Let’s say it started in November 2016. The nation had just elected a heel television character from NBC’s middling 2000s prime-time lineup in the greatest upset in modern political history. After letting out my own pent-up rage at the Democratic Party for its part in allowing this to happen and finding the resolve necessary to walk away from the internet around 4 a.m., I didn’t pass out right away. I watched roughly 45 minutes of the film Sausage Party, a feature-length cartoon musical about anthropomorphic supermarket items trying to have sex with each other.
I’ve relived this same cycle just about every day since. To cover the Trump administration and this Congress every day, which encompasses about five or six major news cycles, is to embed oneself in chaos and trauma. It begins around 7 o’clock in the morning, when our president sets the daily global agenda by amplifying whatever dingbat nonsense he heard on Fox and Friends. It continues throughout the day in Congress, monitoring the meticulous, cynical details of the legislative process. Twitter is pure hyperbolic mania, at all times. Whenever my workday is “over,” to the extent that it ever is, my appetite for watching, say, a provocative art film, reading nonfiction, or starting the latest drab prestige television masterwork is zero. I simply refuse to consume culture that is seriously meaningful in any way at all.
I survive now on an undiluted diet of escapism. If something is going to “stay with me” for more than 45 seconds after it concludes, if a single gear in my brain is going to turn—thanks, I’ll pass. Give me the trash. And so I’ve been thankful over this past year to live in a country that serves an all-you-can-eat buffet of anti-thought to coincide with its droplets of “golden age” programming.
Say I’ve just spent a day asking members of Congress what they would do if the president fires the special counsel investigating him, his campaign, and his family. It’s not like, at the end of this day, I’m going to rush home to make that fourth or fifth stab at Finnegans Wake. No, I’m going to rush home to watch, say, the Travel Channel’s Food Paradise, a program that showcases people eating unhealthy food at restaurants around the country. There are themes to each hourlong episode: Steak Paradise, Cheese Paradise, Pizza Paradise, etc. An overbearing ham of a voice actor narrates. You know that quasi-numb feeling you get in your extremities after eating McDonald’s? You get that feeling watching Food Paradise. I have seen almost every episode. “Look at that CHEESY GOODNESS!” the narrator says when some concoction of cheese and cheese fat layered atop pork and cheese sauce and bacon comes out of the oven. “Holy cow,” I say, brain-dead and laughing. The joke is that I loathe myself.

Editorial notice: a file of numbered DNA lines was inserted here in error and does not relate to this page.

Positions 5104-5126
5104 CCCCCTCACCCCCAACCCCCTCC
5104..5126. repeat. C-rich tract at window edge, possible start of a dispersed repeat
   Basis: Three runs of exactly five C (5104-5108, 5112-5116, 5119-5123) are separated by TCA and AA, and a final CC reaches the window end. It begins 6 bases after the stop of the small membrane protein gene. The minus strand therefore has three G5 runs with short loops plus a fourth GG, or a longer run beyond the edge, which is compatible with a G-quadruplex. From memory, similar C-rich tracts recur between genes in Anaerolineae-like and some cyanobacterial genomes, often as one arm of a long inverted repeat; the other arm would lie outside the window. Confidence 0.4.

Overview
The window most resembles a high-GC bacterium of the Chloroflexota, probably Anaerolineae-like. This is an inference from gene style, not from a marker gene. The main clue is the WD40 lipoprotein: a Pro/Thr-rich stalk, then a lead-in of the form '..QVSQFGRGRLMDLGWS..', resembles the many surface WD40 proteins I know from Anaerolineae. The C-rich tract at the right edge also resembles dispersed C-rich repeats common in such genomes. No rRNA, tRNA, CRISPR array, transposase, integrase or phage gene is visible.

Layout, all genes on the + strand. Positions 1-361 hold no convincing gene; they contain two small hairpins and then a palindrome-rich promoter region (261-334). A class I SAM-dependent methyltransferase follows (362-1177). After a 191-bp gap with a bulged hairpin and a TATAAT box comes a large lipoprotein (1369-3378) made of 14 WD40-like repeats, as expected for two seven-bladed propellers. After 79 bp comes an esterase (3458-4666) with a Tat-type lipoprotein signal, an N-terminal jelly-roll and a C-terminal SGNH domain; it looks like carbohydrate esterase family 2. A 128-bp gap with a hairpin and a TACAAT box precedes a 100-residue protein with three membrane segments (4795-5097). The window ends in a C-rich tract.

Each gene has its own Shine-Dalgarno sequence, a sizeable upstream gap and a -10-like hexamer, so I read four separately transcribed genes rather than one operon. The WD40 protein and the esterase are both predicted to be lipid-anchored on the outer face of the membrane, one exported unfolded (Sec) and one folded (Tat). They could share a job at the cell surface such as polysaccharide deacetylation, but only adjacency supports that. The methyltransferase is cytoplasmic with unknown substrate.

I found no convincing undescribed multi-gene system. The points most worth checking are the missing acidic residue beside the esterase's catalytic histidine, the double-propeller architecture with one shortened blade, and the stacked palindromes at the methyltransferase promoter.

Aside from watching people eat junk food, I also enjoy watching people purchase real estate. Though there’s an embarrassing amount of junk-food-eating content on cable television, it’s a drop in the bucket compared to the real estate offerings. Turns out there have been a full 139 seasons of HGTV’s House Hunters, the anchor of the genre.
Because I would lose my congressional press pass if I screamed at all of the senators and members of Congress I want to scream at during the workday, I take that aggression out on televised couples purchasing real estate. They really know how to pick ’em at HGTV. A standard episode involves a couple interested in buying a waterfront property in Orange County, California, with five bedrooms, a pool, a private theater, an 800-square-foot en suite master bathroom, a three-car garage, a putting green, and several additional acres on which their three yippy spoiled dogs might roam. What’s their budget? “We can go up to $350,000 if we find one we really like,” the couple, damn them, inevitably says. “OH, SHOULD BE FUCKING EASY TO FIND THAT,” I howl at my television. I have watched hundreds of episodes of House Hunters this year. I also recently watched the seniors’ golf tournament in Hawaii, for the scenery.
The picture is far grimmer moviewise. I have not seen, say, The Florida Project, but I did indeed spend $19.99 on the iTunes Store to buy—I would’ve had to wait several weeks to rent!—the latest installments of both Pirates of the Caribbean and Transformers. When you’re not buying movies so much as buying 2½-hour installments of disengagement from the world, $19.99 isn’t so bad. A Christmas Prince knocked off another 90 minutes. Bad Moms, which I watched by myself when my girlfriend was out of town, roughly the same. I bought, some years ago, a 50-movie Janus Film collection of “essential art house” cinema. Not touching that anytime soon. Could provoke thoughts.
2018 will be worse than 2017, and I am sure my cultural consumption will find a way to decline further in quality with it. “CHEESY GOODNESS!” will be Shakespeare compared to what I’m watching after work once the first-strike war against North Korea begins. I am going to need Hollywood to break new depths, perhaps with some hybrid of these horrors. Optimus Prime eating four-cheese bacon pizza while riding a surfboard, or something. Run with it. If not that? I may just have to press the red emergency button and watch reruns of The Celebrity Apprentice.
Correction, Jan. 29, 2018: This piece originally misspelled Finnegans Wake. The title does not contain an apostrophe.
One more thing
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